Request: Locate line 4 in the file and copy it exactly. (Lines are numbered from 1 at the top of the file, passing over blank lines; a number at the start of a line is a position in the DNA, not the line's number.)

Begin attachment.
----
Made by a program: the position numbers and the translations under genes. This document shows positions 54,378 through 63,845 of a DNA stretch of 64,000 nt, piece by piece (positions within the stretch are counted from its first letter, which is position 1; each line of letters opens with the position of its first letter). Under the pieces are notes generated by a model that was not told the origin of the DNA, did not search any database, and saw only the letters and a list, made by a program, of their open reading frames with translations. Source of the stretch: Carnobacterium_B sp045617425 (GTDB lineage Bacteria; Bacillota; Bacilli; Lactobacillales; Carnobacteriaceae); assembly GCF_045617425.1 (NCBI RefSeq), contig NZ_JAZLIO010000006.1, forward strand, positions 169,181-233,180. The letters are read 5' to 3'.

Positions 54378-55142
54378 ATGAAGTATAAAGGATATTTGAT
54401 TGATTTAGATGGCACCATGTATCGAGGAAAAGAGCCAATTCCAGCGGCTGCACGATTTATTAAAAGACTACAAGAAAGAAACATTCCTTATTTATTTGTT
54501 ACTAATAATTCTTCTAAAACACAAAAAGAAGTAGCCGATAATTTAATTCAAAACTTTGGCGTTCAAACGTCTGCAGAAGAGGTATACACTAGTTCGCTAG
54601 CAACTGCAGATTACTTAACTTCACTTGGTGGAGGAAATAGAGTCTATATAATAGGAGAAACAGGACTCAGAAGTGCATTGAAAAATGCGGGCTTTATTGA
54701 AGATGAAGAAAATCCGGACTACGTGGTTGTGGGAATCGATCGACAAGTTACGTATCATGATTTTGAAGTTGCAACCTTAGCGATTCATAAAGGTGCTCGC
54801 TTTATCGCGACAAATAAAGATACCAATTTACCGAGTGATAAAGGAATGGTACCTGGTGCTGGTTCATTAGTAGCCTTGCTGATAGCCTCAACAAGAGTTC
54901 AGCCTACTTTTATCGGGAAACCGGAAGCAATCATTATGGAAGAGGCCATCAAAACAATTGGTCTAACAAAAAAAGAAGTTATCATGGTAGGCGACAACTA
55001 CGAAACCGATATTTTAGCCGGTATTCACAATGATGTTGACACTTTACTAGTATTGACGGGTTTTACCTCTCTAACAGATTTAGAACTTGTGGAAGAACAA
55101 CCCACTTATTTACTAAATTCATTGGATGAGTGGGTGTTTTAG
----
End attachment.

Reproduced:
54401 TGATTTAGATGGCACCATGTATCGAGGAAAAGAGCCAATTCCAGCGGCTGCACGATTTATTAAAAGACTACAAGAAAGAAACATTCCTTATTTATTTGTT